“Copyright is protection of an expression of an idea. It’s not the idea itself; it’s the expression of it.”
“Copyright is in the constitution. It’s actually a constitutional right.” And when it comes to the internet, copyright doesn’t go away when you shut off your computer. That’s what Erin Ogden, attorney at OgdenGlazer, LLC told a crowd at Wednesday’s Social Media Breakfast at Madison’s Turner Hall.
The same rules that apply to copyright on the internet, apply to hard copy. Erin said If you download or upload photos and if you copy and paste, it’s the same as taking something without permission. “That is called copyright infringement and that is what you would call illegal,” she said. What about fair use? Erin said don’t assume it’s fair use just because it’s on the internet.
Protecting materials you’ve created comes at a price, but it’s worth it. Erin said you don’t need to register your copyright in order to put the “Circle C” down. However, if you don’t register it, you can’t sue someone if they use your materials without permission. The cost to register your copyright is about $40.
Erin described “layers of ownership” in which owners can decide who can use their material, how they can and cannot use it and how they can distribute the material. She used an example of a website with a layout, photos and text, pointing out that each item may be owned by a different company. If you want to use items, get permission. But keep one thing in mind: “Just because you’ve gotten permission to do one part of a website or permission for one photo, you cannot assume that you have that ownership for anything else,” she said.
So what do you do if you want to use something? Erin gave the following advice:
- Get permission from the person (or entity) by obtaining a license
- Get your agreement in writing
- Know and understand your license terms so that you’re using your license the way it was intended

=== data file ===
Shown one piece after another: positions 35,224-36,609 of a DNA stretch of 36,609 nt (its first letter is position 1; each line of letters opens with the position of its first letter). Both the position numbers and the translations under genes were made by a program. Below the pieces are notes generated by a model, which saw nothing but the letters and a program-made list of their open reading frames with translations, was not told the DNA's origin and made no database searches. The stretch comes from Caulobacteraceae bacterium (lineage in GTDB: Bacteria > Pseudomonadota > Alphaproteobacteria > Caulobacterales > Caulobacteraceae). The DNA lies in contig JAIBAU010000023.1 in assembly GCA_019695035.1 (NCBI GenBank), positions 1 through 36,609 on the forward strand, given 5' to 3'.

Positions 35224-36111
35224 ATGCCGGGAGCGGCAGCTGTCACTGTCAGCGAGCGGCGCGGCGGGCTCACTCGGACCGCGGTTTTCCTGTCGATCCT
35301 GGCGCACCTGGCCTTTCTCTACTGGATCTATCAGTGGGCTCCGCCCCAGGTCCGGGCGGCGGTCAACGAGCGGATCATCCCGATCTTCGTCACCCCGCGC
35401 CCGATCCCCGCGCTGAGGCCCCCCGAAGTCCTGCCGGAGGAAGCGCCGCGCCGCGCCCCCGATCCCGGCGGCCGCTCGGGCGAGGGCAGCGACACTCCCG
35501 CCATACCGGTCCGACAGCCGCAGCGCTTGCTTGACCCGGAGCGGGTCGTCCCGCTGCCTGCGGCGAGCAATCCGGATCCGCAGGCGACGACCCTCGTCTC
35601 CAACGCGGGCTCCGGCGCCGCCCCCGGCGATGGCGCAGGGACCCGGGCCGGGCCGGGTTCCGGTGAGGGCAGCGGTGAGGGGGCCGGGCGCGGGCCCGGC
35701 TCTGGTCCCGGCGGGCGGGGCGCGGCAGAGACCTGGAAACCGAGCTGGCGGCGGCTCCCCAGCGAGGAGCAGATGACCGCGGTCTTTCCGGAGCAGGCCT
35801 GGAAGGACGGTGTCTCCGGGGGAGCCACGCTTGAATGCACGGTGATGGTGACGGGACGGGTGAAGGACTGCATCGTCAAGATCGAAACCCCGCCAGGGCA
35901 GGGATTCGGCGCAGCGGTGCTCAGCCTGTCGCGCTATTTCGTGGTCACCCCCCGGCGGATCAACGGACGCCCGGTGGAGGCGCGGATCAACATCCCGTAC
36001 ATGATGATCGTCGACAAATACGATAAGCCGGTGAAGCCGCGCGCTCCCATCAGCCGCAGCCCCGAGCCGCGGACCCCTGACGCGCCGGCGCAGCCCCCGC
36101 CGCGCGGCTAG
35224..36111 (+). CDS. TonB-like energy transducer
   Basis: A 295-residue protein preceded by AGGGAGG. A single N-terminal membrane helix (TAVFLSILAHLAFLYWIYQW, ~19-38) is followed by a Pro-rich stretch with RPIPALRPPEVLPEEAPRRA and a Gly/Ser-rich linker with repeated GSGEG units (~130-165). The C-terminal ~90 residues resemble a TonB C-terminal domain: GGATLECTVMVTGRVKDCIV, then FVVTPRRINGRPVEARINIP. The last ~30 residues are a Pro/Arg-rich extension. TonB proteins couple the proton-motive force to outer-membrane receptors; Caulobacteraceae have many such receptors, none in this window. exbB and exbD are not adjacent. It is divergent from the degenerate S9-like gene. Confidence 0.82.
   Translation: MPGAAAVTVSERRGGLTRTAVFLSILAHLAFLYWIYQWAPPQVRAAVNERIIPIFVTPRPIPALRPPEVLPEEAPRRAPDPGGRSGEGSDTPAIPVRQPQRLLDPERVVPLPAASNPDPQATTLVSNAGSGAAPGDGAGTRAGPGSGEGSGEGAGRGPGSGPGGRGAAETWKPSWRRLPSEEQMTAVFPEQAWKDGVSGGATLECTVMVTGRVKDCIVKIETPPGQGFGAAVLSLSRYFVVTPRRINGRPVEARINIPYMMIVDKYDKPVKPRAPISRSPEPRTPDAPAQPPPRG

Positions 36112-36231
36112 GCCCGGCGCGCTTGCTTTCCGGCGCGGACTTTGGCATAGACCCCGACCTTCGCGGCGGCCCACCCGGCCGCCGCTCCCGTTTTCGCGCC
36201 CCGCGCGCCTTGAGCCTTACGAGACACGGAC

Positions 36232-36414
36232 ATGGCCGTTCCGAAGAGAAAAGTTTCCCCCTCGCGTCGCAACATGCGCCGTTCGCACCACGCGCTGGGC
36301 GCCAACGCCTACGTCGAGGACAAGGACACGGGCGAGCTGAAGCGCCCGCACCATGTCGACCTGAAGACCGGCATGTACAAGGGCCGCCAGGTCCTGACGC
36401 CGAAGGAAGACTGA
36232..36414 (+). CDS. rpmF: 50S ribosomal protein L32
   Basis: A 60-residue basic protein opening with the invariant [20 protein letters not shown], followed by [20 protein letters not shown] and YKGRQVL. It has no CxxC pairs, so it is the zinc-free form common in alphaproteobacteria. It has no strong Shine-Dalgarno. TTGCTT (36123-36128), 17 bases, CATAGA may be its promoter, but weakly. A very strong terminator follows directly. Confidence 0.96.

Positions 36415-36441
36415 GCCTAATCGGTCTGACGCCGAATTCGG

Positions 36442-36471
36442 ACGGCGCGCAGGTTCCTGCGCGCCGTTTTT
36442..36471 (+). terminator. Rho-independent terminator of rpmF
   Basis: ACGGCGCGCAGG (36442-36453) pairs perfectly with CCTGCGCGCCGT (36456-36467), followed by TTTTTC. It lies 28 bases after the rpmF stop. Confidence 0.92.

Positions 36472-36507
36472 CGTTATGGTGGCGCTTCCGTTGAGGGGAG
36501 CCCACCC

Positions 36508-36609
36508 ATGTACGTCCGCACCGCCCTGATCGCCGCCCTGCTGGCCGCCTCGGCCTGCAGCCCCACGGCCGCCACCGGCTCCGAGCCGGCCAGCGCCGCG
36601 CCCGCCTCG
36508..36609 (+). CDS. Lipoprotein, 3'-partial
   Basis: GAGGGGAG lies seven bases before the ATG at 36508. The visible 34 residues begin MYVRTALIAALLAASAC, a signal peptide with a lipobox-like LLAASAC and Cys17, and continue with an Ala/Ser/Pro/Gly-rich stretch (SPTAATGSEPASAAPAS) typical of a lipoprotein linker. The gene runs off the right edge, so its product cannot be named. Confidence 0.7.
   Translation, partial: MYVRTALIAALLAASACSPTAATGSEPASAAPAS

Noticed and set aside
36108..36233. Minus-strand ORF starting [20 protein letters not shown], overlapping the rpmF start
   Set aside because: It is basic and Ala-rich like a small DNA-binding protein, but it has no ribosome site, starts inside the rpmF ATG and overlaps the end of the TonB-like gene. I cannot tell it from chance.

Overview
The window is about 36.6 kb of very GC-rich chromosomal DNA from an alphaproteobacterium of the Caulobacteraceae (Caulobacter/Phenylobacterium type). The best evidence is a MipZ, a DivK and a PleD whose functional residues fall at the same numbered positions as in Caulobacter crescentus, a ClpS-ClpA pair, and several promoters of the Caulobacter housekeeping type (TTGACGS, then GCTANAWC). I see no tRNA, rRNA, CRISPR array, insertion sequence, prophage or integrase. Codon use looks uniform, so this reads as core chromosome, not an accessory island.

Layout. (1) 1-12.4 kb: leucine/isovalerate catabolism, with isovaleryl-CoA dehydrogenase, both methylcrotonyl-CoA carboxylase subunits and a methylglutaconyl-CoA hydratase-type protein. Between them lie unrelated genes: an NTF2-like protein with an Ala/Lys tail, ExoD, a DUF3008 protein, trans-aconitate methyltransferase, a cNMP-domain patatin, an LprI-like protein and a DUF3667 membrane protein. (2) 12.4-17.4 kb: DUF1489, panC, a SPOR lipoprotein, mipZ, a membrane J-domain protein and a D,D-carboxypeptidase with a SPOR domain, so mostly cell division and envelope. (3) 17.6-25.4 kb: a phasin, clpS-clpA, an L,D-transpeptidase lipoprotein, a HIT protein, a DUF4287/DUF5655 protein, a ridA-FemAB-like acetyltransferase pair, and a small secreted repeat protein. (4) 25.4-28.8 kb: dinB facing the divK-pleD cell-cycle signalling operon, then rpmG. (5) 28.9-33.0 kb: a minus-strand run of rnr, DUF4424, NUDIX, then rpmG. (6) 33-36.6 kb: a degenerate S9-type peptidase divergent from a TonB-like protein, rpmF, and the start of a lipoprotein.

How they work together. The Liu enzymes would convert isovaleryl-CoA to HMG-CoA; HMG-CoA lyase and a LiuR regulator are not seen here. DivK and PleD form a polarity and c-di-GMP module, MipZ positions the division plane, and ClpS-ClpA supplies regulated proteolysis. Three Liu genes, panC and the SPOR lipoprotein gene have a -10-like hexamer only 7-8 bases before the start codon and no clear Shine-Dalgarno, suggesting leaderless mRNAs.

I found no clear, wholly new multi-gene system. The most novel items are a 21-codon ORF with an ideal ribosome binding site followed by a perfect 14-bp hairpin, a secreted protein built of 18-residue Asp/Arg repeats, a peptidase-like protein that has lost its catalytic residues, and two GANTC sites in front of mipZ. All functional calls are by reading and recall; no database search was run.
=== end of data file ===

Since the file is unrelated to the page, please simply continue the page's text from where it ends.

- Obtain other licenses, such as Creative Commons, in which the copyright owner will let you use the material in specific ways and ask for attribution.
Erin also discussed the issue of public domain, something she hears a lot of talk about. ”People think that because it’s on the interwebs, it’s public domain. No. No, it’s not.” Materials that are in public domain don’t have copyright protection. That happens when a copyright owner gives up rights or when the copyright expires. And expiration doesn’t happen quickly.
If a copyright is owned by a person, it’s for the entire life of the person plus another 70 years, or as Erin calls it, “life plus Mickey Mouse”. Materials that were created before 1923 are in the public domain. Materials between 1923 and the 1980s may or may not be in public domain due to issues with copyright laws during that time. Materials after 1980 are copyrighted.
So how does copyright ownership work on social media platforms? Does Facebook own the photos you post? Erin said every social media platform has Terms of Service. They vary about what copyrights are. She said by agreeing to their terms, you give them a license to use what you post and if you don’t want to give that license, don’t use them. “By posting on your feed that you revoke that permission, it doesn’t matter. Stop doing it…laugh at people that do.”
Erin offered the crowd some takeaways for copyrighted material, both from the perspective of the owner and user:
- If you didn’t make it, get permission
- If others didn’t get permission, file DMCA (Digital Millennium Copyright Act) takedown
- Don’t let your mom have a social media account
Erin provided links to various policies of social media platforms, as well as resources on the use of copyright.